Book Smarts or Street Smarts?

Posted May 15th, 2009 by Mike Cherim

Book or Street? I recently had a conversation with my son about the subject of this post. We wondered if we had street smarts (wisdom), book smarts (intelligence), both, or none of the above. And we also explored our preferences to these qualities in those we associate with. It turned out to be an interesting subject for us. My son says that I have both street smarts and book smarts. I won’t argue with him. I’ve had a wild past and street smarts have kept me out of trouble on many occasions. But I do grasp things academically and have always had a solid understanding of the sciences and other subjects. My varied past had a hand in that, too. I also read a lot and that helps. My son is street smart and growing, and still schooling.

Regarding my preference to these qualities in others, well, I tend to get along with most people, though I have some difficulty with uneducated or ignorant people unless they compensate with a healthy level of street smarts or adaptability. It’s not a dislike, per se, it’s just a lack of commonality I think. Looking at my life, most of the people I hang with are predominantly street smart, more so than book smart. Most are rough characters who like to party hard and have a good time. I once traversed Canada by pick-up truck, camping along the way, and I ended up making friends with an entire biker gang with whom I shared the road. I tend to gravitate towards good people who are wise in ways some can’t imagine. Most of my friends are not college educated and most do not work in professional careers.

Can you relate to this subject? Where do you fall? And socially, who do you gravitate to?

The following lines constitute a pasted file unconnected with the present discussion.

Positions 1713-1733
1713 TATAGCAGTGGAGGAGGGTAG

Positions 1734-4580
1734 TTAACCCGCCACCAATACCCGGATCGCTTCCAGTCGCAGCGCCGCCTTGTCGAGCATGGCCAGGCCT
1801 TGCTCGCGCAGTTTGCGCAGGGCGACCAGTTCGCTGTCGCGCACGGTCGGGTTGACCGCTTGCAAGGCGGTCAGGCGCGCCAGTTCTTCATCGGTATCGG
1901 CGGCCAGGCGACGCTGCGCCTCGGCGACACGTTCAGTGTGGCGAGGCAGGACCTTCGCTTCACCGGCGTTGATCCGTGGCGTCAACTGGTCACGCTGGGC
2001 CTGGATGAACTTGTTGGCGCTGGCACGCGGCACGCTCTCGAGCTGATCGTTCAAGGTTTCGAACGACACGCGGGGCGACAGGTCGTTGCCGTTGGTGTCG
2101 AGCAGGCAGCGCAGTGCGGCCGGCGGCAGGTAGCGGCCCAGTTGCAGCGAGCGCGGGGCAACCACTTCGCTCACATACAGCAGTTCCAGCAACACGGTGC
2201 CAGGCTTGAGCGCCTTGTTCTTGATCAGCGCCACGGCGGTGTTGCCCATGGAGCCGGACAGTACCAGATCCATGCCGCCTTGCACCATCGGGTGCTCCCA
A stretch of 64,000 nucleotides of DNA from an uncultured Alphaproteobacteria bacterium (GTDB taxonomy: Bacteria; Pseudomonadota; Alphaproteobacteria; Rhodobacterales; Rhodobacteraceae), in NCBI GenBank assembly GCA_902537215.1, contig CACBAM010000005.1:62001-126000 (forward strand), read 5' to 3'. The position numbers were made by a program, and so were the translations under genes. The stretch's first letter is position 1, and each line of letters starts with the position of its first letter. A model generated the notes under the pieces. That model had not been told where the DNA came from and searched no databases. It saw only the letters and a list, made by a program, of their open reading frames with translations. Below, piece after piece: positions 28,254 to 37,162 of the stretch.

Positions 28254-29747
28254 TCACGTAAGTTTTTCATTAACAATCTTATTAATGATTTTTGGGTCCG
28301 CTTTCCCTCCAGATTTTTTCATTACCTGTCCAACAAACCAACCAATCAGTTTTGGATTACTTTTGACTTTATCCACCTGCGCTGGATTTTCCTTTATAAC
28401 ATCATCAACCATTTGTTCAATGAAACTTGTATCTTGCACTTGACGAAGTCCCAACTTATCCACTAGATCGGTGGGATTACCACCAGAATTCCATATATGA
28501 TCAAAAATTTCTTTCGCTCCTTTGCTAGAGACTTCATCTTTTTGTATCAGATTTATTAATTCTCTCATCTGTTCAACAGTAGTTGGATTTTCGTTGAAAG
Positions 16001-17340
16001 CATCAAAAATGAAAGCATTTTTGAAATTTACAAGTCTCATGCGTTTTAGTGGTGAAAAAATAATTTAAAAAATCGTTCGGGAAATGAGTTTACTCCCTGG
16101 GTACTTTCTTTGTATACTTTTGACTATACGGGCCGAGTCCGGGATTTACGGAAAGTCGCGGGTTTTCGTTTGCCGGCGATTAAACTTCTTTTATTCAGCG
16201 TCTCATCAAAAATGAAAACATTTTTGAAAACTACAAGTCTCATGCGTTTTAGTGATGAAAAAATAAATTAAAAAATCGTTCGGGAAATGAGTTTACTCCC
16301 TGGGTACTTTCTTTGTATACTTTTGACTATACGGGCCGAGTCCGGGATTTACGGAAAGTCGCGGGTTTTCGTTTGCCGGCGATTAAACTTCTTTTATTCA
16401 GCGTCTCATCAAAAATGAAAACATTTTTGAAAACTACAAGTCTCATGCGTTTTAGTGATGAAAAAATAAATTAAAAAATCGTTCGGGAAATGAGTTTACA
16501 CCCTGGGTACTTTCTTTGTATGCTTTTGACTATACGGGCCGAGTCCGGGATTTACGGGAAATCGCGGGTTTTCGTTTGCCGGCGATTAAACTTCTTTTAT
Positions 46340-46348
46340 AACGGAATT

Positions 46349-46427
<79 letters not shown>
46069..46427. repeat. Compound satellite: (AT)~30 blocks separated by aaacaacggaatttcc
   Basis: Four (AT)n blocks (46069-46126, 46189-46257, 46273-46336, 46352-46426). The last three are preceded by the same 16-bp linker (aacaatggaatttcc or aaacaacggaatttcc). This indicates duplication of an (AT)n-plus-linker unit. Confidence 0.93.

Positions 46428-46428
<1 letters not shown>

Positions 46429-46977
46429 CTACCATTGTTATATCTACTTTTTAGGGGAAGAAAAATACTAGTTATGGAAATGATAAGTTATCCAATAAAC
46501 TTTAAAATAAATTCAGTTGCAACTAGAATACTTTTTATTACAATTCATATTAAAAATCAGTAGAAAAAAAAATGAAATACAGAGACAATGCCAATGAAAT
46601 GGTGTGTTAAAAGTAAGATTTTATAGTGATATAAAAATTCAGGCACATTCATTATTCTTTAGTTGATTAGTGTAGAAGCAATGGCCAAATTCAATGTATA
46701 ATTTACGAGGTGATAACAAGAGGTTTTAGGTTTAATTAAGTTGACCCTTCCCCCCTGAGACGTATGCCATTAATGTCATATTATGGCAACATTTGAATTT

16 Responses to: “Book Smarts or Street Smarts?”

  1. David Zemens - 1955 Design responds:
    Posted: May 16th, 2009 at 11:30 am

    Now it all makes sense. No wonder I like you! Street smarts and biker gangs, and gravitating toward people without college degrees! Cool beans.

    I prefer the “no shirt and tie” look and also to associate with those who don’t wear them. Normally, that means I prefer street smarts over book smarts. Although sometimes the lines cross. But not usually.

  2. Georg responds:
    Posted: May 17th, 2009 at 7:35 am

    “Not all are bikers”
    You’re right about that (I find bikes too noisy) :-)

    I’m a book-worm who got tired of being limited to the refined but often pretty incomplete world one finds in the academic world. So, I took my books with me into the real world.
    I’ve become familiar with most street types by now, but If I have to choose one I’ll go for the mostly quiet life on a small farm.

    Now I only have two wishes: 1: that I can spend the rest of my life alongside these hilly dirt roads, and 2: that one day I will get a proper digital connection that’ll make it easier to be a part of the academical world I never really left.

    What that makes me - street smart or book smart or both - I don’t know, and I’m not sure I really care. Life is funny, and it keeps getting funnier for each day that passes by ;-)

  3. Stomme Poes responds:
    Posted: May 25th, 2009 at 6:01 am

    I used to think it didn’t matter– I grew up lower-middle-class, and then partway through my childhood we moved (for tax reasons I think) to just outside a small town that had just started growing rapidly and eventually got a lot of new-rich types, whose kids laughed at holes in my shirts and how I didn’t know the latest of cable tv shows. My mom went through culture shock, she said– people put on makeup just to go to the grocery store! Since then my development went a different path, and I find I absolutely cannot relate at all with a close childhood friend who remained in that neighbourhood. Since high school I haven’t owned a tv that could get colour, and eventually that went too from lack of use (became addicted to public radio instead). I have almost no street smarts, and no, you can’t make up for that with book smarts. And so now, it shocks me, I get these immediate judgment thoughts when I meet people who talk dress and act in certain ways. My husband has it too (he was raised by activist-hippie types), and we keep saying “those people” or “those kinds of people” (basically anyone outside our “group”, which is a lot of groups of people). It’s something we keep thinking about. Why do we have these initial thoughts? What do they mean? How does this limit us? Because it does, absolutely, limit us.